A video call is truly a wondrous event, if one pauses to think. Up until 100 years ago, most people, those who aren’t dedicated to following scientific advances and predicting future technology, would have called it magic. And in fact, some people in more recent years have also identified virtual meeting technology as a brand of magic. The people in question are authors of the fantasy genre.
That’s right. Authors who write fantastical tales about such things as giant, flying, fire breathing dragons, wizards with dark powers, magical weapons and secret cities, have also written about long distance visual and aural communication as a brand of magic! Let’s explore how some of these authors depicted what we now know as video calls together! Spoilers Ahead!
Originally marketed as The Inheritance Trilogy, The Inheritance Cycle is a series of books written by Christopher Paolini, following the adventures of Eragon (the series’ main protagonist; eponymous with the first book of the series) and his dragon Saphira in the mystical land of Alagaesia. You might have heard of this particular book series because a feature film called Eragon was made based on the first book, starring Ed Speelers as the titular Eragon and featuring John Malkovich as King Galbatorix.
At the end of the Inheritance Cycle, Eragon must leave the continent of Alagaesia forever to reside on some distant island, and the newly crowned Rebel Queen, Nasuada, tells him that she’s going to miss him. Eragon responds that they’re going to scry all the time, in much the same spirit that I’d tell a friend “Peace, I’ll catch you on Banty”. “Scrying” here is a form of visual and aural communication which enables participants to see and hear each other in real time, much like video communication. Only instead of relying on technology we know today, it relies on two pieces of enchanted glass, possibly mirrors. I disremember the full details. To be fair, that was just one form of scrying. There were other forms that were more about scouting, and spying, etc.
There’s a similar concept with a different name in the Harry Potter books. Since you’re on the internet and you’re reading this article I’ll just go ahead and assume you’ve heard of the Harry Potter Book Series. Even without the movies made about the books, the series is unbelievably famous. Magical kid goes to a school for witches and wizards. There are all kinds of magical fictions written about in those books. To name a few details from the aforementioned fictions; magical newspapers, magical chocolate frogs, eagle-horse hybrids, unicorns, and yes, you guessed it, dragons.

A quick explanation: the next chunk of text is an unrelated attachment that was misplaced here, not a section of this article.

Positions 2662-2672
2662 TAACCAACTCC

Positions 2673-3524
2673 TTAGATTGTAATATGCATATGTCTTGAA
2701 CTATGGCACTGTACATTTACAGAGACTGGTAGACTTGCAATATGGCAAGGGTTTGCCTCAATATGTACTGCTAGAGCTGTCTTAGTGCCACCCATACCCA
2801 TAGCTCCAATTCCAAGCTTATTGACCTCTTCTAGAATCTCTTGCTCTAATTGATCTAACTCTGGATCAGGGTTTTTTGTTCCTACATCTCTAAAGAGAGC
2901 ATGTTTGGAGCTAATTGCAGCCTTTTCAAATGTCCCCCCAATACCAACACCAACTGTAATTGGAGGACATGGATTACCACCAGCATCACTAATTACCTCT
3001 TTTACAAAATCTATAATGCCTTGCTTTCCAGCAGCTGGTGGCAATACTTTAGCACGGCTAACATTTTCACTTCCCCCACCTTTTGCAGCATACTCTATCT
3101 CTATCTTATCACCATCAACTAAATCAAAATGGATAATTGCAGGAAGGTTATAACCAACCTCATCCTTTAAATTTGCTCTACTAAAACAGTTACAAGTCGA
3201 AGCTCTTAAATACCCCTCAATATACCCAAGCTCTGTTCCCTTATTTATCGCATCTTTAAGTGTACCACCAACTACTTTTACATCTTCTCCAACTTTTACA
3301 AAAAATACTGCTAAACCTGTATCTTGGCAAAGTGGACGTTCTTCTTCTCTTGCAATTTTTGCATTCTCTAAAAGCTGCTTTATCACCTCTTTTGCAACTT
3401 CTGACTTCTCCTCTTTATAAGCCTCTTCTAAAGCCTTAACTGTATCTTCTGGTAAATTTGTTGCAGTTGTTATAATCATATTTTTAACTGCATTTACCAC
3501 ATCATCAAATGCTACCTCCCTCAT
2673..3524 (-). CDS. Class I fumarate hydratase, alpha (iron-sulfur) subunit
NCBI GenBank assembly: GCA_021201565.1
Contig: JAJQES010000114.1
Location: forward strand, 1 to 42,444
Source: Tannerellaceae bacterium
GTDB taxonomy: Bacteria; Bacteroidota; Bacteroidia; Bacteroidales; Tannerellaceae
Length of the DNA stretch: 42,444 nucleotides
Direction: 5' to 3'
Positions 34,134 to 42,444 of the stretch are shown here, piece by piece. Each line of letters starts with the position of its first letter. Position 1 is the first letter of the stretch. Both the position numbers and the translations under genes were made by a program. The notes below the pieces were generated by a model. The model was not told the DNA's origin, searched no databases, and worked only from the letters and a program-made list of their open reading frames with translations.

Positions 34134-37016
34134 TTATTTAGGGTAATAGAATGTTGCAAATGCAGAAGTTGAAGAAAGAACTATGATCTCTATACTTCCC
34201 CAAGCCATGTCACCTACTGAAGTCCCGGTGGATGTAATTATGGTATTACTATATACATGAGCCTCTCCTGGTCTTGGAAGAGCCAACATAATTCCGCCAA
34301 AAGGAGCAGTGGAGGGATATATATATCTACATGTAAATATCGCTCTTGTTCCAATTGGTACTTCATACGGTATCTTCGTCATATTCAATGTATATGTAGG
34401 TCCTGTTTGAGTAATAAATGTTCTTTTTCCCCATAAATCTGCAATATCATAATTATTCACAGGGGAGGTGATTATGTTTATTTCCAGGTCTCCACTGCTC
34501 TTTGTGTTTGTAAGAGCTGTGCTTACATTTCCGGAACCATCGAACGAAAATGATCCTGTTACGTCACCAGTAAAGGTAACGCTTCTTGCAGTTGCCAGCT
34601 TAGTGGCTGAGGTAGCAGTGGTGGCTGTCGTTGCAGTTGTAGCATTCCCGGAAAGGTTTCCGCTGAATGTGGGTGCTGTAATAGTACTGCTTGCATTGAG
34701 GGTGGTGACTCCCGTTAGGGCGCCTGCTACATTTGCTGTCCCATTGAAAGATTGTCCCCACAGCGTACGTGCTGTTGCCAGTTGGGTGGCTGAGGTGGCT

So the titular Harry Potter has a godfather, Sirius Black, whom he believes betrayed his parents to their death. They work through that and become the best of friends (His godfather didn’t betray his parents). Sirius gives Harry something called a two way mirror at some point. The way it works is that if Harry called out Sirius’s name, Sirius would show up in another mirror on his own end, projecting into Harry’s mirror. They could then interact with each other visually and aurally in real time, just like in a Banty call.
The Lord of The Rings is a novel of three volumes by J. R. R. Tolkien. You’ve probably also heard of this one because of the epic movie trilogy involving Peter Jackson. The LOTR tells the story of the One Ring of Power and how, for the future of Middle-Earth, an unlikely champion, aided by some more classically heroic figures, sets out on a journey to destroy that One Ring in the same volcano it was forged. Of course while dragons don’t feature too much in this particular story line (They’re still part of the fictional universe the books are set in) there’s all manner of magical fillings; elves, orcs, trolls and wraiths.
Depicted in both the films and the books are the palantiri. Magically powerful crystal orbs that some characters can use to gaze into the future or the past. Apparently if the character is not strong or experienced enough, a palantir (singular palantiri) can show the character irrelevant events, or even be directed to show the character something else by a more powerful character who also possesses a palantir. However, these palantirs are more than just glorified crystal balls. They’re video calling devices! Two characters in possession of a palantir each could also communicate visually and aurally together in real time! This one's different because Tolkien actually wrote The LOTR in the 1930's, before video calling was even conceived as an "impractical idea" in the 1960's!
We hope you found this reflection on the fantastically miraculous nature of video conferencing software technology entertaining. To entertain yourself even further, go ahead and read this article about the games you can play with Banty, then grab a free trial for one of our services for a full 14 days!